Should I be worried about lead in chocolate?

Some chocolate contains lead. Is this safe? And does the ability to measure minute quantities of lead in chocolate make the product less safe? This week's Risk Bites is about the measurement conundrum -- what do you do when you can measure what's in the stuff you eat to the nth degree? It's not primarily about the risks of lead in chocolate, but if you want to find out more about this, please check the links below. [Lead Watch is a made-up app by the way -- just in case it isn't clear!] This week's Risk Bites team: David Faulkner (Script, post-production) Andrew Maynard (all the other stuff) Thanks to Mary Hall for the inspiration on using lead in chocolate as an example of the measurement conundrum. Click here to see more videos:  Useful resources: FDA: Lead in food - FDA: Reported Findings of Low Levels of Lead in Some Food Products Commonly Consumed by Children - FDA: Lead in Candy - FDA: Total Diet Study: Chocolate: A taste of developing countries . . .(Mary Hall) Rankin CW, Nriagu JO, Aggarwal JK, Arowolo TA, Adebayo K and Flegal AR. 2005. Lead contamination in cocoa and cocoa products: isotopic evidence of global contamination. Environmental Health Perspectives. 113(10): 1344--1348. doi: 10.1289/ehp.8009. Also available at: Risk Bites is supported by: University of Michigan School of Public Health. University of Michigan Risk Science Center. Help us caption & translate this video!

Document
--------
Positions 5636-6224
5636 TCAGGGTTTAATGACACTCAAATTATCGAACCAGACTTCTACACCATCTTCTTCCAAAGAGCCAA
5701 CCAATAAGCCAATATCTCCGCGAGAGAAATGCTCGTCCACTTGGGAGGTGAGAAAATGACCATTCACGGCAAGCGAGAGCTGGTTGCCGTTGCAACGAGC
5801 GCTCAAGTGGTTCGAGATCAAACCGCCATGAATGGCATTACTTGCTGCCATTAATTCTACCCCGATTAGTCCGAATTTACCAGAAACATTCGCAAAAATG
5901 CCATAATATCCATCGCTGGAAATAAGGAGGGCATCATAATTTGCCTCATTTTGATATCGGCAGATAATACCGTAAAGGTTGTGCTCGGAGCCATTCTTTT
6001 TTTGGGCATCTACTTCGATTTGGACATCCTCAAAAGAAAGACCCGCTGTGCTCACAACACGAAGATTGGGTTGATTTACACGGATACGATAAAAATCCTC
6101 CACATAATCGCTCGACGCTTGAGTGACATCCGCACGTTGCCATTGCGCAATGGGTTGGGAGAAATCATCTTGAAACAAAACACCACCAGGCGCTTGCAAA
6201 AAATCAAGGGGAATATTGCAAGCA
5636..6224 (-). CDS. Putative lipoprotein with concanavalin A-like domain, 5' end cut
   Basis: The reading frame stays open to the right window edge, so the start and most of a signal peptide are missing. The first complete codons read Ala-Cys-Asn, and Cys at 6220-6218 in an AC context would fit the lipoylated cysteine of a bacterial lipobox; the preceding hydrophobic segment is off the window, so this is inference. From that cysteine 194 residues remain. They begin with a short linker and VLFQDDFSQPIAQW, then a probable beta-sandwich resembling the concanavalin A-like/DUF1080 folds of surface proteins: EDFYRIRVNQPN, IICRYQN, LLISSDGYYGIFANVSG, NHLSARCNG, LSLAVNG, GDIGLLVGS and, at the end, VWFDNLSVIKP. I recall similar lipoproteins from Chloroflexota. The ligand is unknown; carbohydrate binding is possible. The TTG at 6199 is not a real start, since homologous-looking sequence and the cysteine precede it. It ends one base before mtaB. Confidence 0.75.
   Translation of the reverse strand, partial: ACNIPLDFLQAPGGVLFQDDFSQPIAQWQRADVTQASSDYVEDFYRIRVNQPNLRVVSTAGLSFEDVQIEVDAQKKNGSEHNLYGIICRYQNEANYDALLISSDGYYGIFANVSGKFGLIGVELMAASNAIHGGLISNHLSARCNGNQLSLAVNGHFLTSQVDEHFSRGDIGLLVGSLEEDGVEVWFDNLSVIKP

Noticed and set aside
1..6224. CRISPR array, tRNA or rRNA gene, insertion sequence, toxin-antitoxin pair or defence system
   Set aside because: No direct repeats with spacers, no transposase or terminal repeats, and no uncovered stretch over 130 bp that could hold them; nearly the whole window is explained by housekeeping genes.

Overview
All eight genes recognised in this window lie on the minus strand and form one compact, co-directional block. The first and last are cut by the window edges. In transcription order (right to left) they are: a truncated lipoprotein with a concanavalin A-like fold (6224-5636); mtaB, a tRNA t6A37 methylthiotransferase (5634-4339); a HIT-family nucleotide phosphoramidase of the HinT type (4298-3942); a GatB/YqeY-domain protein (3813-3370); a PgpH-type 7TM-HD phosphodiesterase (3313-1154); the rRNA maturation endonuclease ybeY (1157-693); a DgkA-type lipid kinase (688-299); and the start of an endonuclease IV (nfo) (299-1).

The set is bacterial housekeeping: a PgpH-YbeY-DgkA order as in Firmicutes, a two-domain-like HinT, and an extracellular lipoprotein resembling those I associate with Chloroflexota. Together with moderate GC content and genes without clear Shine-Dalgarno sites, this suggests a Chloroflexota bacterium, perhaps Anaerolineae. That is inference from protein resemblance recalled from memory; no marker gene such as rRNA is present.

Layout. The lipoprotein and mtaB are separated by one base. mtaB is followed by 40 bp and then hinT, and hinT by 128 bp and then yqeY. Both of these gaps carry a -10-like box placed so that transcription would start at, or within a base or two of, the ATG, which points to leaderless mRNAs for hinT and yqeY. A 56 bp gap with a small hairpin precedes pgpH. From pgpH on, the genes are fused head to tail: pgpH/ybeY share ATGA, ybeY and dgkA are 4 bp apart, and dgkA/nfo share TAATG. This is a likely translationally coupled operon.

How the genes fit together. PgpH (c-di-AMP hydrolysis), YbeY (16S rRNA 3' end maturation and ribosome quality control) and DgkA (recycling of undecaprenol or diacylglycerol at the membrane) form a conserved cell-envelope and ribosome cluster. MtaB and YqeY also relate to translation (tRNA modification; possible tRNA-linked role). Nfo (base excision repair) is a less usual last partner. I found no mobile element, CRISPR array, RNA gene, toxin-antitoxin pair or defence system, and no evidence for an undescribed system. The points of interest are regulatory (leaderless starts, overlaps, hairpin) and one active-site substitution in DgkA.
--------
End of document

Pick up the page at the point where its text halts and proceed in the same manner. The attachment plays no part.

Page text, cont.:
LicenseCreative Commons Attribution-ShareAlike

More videos by this producer

The naked truth about scientific models

What is a scientific model and what is it good for? As a prelude to talking about dose-response models on Risk Bites, this week's video is a primer on models -- what they are, and why they are useful. This is part of a series of Risk Bites videos that tackle dose response and response models. Ch

Just how dangerous is a cup of coffee?

A California judge is requiring cancer warning labels on coffee. So we thought we’d take look at some of the other highly improbable risks associated with your cup of joe. We love a good cup of coffee at Risk Bites. So we were rather dismayed to discover that California judge William le Jeunesse ha

Why don't people take measles more seriously?

How do you decide whether you should be worried about communicable diseases like measles? University of Michigan’s Professor Brian Zikmund-Fisher returns to Risk Bites to explain the "availability heuristic" – the way we all use our memory and feelings to inform our risk perceptions about infectious